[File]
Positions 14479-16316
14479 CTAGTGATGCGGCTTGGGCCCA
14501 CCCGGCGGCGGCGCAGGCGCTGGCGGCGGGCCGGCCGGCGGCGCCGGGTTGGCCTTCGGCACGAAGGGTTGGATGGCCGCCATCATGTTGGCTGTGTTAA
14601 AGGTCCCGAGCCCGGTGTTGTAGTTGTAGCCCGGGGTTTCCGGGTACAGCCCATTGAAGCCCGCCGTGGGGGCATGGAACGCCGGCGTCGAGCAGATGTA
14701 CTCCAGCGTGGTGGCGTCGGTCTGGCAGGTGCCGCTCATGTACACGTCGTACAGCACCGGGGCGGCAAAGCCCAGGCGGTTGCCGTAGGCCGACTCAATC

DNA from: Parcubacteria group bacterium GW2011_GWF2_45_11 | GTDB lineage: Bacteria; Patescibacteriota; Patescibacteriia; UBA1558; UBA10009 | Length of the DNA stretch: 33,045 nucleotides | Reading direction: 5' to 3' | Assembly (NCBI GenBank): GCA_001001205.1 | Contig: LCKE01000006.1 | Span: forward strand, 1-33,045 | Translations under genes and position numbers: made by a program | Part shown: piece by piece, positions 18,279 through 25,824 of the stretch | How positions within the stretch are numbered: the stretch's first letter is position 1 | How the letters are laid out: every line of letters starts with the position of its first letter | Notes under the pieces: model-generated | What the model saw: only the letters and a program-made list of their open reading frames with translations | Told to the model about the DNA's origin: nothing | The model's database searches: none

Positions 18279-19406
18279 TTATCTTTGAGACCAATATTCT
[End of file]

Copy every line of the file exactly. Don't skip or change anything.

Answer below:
Positions 14479-16316
14479 CTAGTGATGCGGCTTGGGCCCA
14501 CCCGGCGGCGGCGCAGGCGCTGGCGGCGGGCCGGCCGGCGGCGCCGGGTTGGCCTTCGGCACGAAGGGTTGGATGGCCGCCATCATGTTGGCTGTGTTAA
14601 AGGTCCCGAGCCCGGTGTTGTAGTTGTAGCCCGGGGTTTCCGGGTACAGCCCATTGAAGCCCGCCGTGGGGGCATGGAACGCCGGCGTCGAGCAGATGTA
14701 CTCCAGCGTGGTGGCGTCGGTCTGGCAGGTGCCGCTCATGTACACGTCGTACAGCACCGGGGCGGCAAAGCCCAGGCGGTTGCCGTAGGCCGACTCAATC

DNA from: Parcubacteria group bacterium GW2011_GWF2_45_11 | GTDB lineage: Bacteria; Patescibacteriota; Patescibacteriia; UBA1558; UBA10009 | Length of the DNA stretch: 33,045 nucleotides | Reading direction: 5' to 3' | Assembly (NCBI GenBank): GCA_001001205.1 | Contig: LCKE01000006.1 | Span: forward strand, 1-33,045 | Translations under genes and position numbers: made by a program | Part shown: piece by piece, positions 18,279 through 25,824 of the stretch | How positions within the stretch are numbered: the stretch's first letter is position 1 | How the letters are laid out: every line of letters starts with the position of its first letter | Notes under the pieces: model-generated | What the model saw: only the letters and a program-made list of their open reading frames with translations | Told to the model about the DNA's origin: nothing | The model's database searches: none

Positions 18279-19406
18279 TTATCTTTGAGACCAATATTCT